Once the termination meeting is complete, it’s a good idea to inform staff that the employee is no longer employed with the company. If co-workers raise questions about the reasons for the employee’s departure, remember to protect the confidentiality of any personnel matter. Inform them that you would not share that information with others, just as you would protect their confidentiality in any employee relations matters.


Why employee feedback is important to your business


Encouraging feedback from your employees can help strengthen your business. But unfortunately, employee feedback is not always easy to come by.

Some time ago, while leading a workshop on receiving difficult feedback, we shared how to effectively respond to criticism, particularly when it’s the kind of criticism that’s hurtful, insulting, or in-error. Learning how to respond positively to that correction, even when it’s delivered tactlessly or mean-spiritedly, can bring great professional and personal benefits.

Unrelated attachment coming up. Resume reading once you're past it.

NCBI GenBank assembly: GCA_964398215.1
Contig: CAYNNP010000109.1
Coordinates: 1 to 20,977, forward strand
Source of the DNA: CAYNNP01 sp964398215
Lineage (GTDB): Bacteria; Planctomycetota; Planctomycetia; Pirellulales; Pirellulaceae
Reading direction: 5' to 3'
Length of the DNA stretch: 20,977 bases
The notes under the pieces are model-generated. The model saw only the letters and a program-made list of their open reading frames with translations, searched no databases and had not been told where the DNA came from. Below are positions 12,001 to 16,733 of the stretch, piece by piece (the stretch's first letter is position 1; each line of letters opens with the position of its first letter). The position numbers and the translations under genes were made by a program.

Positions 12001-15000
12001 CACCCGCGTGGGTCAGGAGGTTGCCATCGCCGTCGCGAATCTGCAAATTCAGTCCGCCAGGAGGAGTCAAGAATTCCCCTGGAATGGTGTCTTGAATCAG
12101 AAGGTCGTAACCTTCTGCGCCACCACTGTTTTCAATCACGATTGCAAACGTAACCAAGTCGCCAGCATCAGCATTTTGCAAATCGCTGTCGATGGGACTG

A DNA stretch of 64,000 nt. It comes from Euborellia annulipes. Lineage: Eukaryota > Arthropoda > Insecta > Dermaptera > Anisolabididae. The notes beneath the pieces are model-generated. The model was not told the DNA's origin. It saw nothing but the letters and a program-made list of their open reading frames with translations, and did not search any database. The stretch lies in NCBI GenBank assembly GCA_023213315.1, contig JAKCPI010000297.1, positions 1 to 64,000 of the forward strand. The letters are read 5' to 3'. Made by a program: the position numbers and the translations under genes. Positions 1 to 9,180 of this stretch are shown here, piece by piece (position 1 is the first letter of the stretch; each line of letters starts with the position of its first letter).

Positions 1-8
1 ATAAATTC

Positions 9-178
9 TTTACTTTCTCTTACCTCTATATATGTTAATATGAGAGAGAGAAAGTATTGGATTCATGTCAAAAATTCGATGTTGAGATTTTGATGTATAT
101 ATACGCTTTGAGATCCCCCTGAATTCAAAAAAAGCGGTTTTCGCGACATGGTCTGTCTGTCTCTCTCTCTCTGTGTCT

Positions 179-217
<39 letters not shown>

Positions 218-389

At a pause in the presentation, a hand shot up with a question. “Uh, have you done this with our managers yet?”

This question is not unusual. In fact, someone will ask it without fail. Most of the room will then nod in agreement. If we respond with, “No, we haven’t done this with management,” someone will usually follow up with, “Well… can you?”

It’s not hard to read between the lines. Employees are essentially saying, “I have difficult feedback of my own I’d like to provide to my manager, but I’m not comfortable” (i.e. I’m not sure it would be well received). You may be thinking the same thing. Perhaps you have sincere concerns you would like to address, if only you could be confident that the reaction would be positive.